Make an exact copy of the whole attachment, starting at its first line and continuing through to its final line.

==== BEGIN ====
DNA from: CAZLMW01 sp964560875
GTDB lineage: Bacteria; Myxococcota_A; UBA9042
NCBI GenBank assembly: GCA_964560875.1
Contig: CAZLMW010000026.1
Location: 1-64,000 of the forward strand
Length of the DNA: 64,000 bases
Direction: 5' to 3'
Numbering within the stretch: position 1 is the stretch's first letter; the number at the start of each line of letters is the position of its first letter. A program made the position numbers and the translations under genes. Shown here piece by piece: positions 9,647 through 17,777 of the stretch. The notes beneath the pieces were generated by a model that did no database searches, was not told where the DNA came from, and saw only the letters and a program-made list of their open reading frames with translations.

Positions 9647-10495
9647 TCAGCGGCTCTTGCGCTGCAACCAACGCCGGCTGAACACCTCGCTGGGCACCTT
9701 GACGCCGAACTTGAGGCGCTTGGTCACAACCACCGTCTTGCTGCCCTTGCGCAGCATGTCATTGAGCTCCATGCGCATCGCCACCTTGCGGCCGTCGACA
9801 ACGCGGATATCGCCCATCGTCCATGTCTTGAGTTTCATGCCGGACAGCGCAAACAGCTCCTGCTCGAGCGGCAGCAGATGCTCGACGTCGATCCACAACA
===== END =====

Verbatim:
DNA from: CAZLMW01 sp964560875
GTDB lineage: Bacteria; Myxococcota_A; UBA9042
NCBI GenBank assembly: GCA_964560875.1
Contig: CAZLMW010000026.1
Location: 1-64,000 of the forward strand
Length of the DNA: 64,000 bases
Direction: 5' to 3'
Numbering within the stretch: position 1 is the stretch's first letter; the number at the start of each line of letters is the position of its first letter. A program made the position numbers and the translations under genes. Shown here piece by piece: positions 9,647 through 17,777 of the stretch. The notes beneath the pieces were generated by a model that did no database searches, was not told where the DNA came from, and saw only the letters and a program-made list of their open reading frames with translations.

Positions 9647-10495
9647 TCAGCGGCTCTTGCGCTGCAACCAACGCCGGCTGAACACCTCGCTGGGCACCTT
9701 GACGCCGAACTTGAGGCGCTTGGTCACAACCACCGTCTTGCTGCCCTTGCGCAGCATGTCATTGAGCTCCATGCGCATCGCCACCTTGCGGCCGTCGACA
9801 ACGCGGATATCGCCCATCGTCCATGTCTTGAGTTTCATGCCGGACAGCGCAAACAGCTCCTGCTCGAGCGGCAGCAGATGCTCGACGTCGATCCACAACA